Published on January 26th, 2013 | by Mark O'Brien0
U.S. Chides Russia by Leaving Bilateral Group on Human Rights
By Mark O’Brien
Impunity Watch Reporter, North America
WASHINGTON, United States — In a protest of Russia’s repression on civil rights and activism, the U.S. State Department announced on Friday that it was leaving a bilateral group aimed at promoting civil society in both countries.
Thomas Melia, deputy secretary of state in the Bureau of Democracy, Human Rights and Labor, said the Working Group on Civil Society of the Russian-American Bilateral Presidential Commission was not working.
“[The group] is no longer an appropriate or effective forum that would facilitate the development and strengthening of civil society,” Melia said in an interview with Interfax.
A spokesperson for Russian President Vladimir Putin called the United States’s decision to withdraw “regrettable.”
But Matthew Rojansky of the Carnegie Endowment for International Peace blamed Putin’s government for the U.S. withdrawal. Rojansky told the Washington Post that the Russian government is not taking any of the necessary steps to ensure a civil society.
“We take these things seriously,” Rojansky said in the Post interview, characterizing the American message. “And you have shown you don’t take them seriously.”
The American pull out comes amid tense relations between Washington and Moscow.
In the last year, Russia has clamped down on demonstrations amid opposition protests that the government blamed the United States for supporting. Putin’s government also began prosecuting many political activists, as well as requiring nonprofit electoral and human rights groups receiving money from abroad register as “foreign agents.”
In December, the United States imposed financial and visa sanctions against corrupt Russian officials. Russia responded by banning American adoption of children from Russia.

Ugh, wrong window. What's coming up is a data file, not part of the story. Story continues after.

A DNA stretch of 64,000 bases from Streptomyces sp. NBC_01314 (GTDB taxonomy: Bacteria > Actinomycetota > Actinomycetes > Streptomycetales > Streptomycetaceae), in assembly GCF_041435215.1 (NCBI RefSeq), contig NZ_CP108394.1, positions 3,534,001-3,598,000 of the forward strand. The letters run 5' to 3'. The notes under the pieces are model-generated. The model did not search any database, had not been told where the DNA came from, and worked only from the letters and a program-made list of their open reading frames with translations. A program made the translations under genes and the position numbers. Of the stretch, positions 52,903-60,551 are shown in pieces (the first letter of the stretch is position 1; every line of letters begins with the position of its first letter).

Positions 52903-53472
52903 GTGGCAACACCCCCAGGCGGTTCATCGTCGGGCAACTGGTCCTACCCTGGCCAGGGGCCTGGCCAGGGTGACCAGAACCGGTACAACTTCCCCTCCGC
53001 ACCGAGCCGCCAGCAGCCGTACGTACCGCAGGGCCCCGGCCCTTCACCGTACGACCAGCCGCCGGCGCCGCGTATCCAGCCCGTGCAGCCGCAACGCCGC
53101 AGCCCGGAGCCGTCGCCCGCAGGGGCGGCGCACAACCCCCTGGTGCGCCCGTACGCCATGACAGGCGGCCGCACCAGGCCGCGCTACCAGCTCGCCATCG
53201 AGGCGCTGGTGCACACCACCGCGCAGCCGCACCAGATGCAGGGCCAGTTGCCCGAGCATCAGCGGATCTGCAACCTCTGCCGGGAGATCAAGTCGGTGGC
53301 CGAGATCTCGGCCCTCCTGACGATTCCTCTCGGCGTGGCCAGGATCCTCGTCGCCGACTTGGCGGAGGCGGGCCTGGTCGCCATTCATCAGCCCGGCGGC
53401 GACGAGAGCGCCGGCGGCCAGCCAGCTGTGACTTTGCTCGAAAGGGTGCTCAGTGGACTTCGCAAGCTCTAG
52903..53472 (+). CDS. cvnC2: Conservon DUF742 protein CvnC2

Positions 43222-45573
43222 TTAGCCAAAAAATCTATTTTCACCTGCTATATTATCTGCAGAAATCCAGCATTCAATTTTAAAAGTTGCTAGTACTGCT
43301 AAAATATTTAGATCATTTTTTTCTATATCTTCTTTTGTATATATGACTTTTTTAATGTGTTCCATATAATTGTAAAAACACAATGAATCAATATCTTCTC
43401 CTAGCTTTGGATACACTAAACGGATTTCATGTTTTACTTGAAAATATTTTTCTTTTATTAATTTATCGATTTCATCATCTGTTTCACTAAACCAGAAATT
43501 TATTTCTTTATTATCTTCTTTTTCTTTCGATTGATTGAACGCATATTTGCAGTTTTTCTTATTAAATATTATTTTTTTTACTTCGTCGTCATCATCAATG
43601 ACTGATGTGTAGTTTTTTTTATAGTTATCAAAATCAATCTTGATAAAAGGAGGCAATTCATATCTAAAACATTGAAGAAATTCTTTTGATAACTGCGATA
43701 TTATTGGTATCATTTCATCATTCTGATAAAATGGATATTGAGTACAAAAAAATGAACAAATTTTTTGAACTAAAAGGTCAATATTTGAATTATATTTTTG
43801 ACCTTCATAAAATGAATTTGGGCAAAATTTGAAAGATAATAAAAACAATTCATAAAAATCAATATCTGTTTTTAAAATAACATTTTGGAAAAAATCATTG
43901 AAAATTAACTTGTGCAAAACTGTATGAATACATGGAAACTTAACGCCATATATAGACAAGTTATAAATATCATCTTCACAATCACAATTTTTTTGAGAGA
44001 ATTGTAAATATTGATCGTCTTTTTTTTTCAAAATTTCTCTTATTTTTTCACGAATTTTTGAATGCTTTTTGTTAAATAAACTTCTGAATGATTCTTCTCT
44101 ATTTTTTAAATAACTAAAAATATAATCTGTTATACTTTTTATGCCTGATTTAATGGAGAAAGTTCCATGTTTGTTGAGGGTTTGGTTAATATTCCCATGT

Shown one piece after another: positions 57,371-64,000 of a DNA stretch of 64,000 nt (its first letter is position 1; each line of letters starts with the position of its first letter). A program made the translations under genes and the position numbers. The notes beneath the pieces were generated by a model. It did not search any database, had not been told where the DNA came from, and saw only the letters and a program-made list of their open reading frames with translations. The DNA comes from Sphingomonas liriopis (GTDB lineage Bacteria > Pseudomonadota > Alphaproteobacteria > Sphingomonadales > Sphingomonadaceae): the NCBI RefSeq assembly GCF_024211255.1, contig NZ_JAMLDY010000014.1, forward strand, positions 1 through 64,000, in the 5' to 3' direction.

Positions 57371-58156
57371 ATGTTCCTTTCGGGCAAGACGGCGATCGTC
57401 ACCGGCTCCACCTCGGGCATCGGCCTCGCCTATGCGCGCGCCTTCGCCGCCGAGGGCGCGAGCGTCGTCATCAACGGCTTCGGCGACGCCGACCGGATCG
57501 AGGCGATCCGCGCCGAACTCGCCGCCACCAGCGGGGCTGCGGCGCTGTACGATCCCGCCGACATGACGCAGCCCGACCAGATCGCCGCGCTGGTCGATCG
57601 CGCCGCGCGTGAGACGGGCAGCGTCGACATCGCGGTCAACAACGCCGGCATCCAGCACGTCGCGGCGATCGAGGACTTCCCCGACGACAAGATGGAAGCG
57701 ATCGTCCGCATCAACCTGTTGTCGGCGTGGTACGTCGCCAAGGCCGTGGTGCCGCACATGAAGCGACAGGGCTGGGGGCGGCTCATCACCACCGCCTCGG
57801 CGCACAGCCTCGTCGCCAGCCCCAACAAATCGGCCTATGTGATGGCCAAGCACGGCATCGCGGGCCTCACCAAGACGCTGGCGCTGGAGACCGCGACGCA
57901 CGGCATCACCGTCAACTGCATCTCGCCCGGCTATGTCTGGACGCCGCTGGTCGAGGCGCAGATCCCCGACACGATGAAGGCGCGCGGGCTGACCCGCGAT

Russia also has outlawed the U.S. Agency for International Development. And most recently, just last month, Putin signed a law that bans American organizations considered involved in political activity.
When asked the U.S. withdrawal from the working group, Melia’s Russian counterpart, Konstantin Dolgov, said he had not received official notice yet.
“We have not yet received any written official documents on Washington’s decision to withdraw from this format of dialogue with Russia,” Dolgov told Interfax.
“We will react officially when we get official notification,” he added. “We can now say that Russia has made specific proposals to our U.S. colleagues to call another meeting of the working group, which was to be held in Moscow throughout 2013.”
The working group was one of about 20 in a bilateral U.S.-Russia commission started in 2009 by President Barack Obama and Russia’s then-president, Dmitry Medvedev, as relations between the two countries were warming.
For further information, please see:
RT — Moscow Regrets US Pullout from Bilateral Commission on Human Rights — 26 January 2013
Chicago Tribune — U.S. Quits Bilateral Civil Society Group in Rebuke to Russia — 25 January 2013
Russia Beyond the Headlines — Washington Quits U.S.-Russia Civil Society — 25 January 2013
Washington Post — U.S. Quits Joint Panel with Russia on Civil Society — 25 January 2013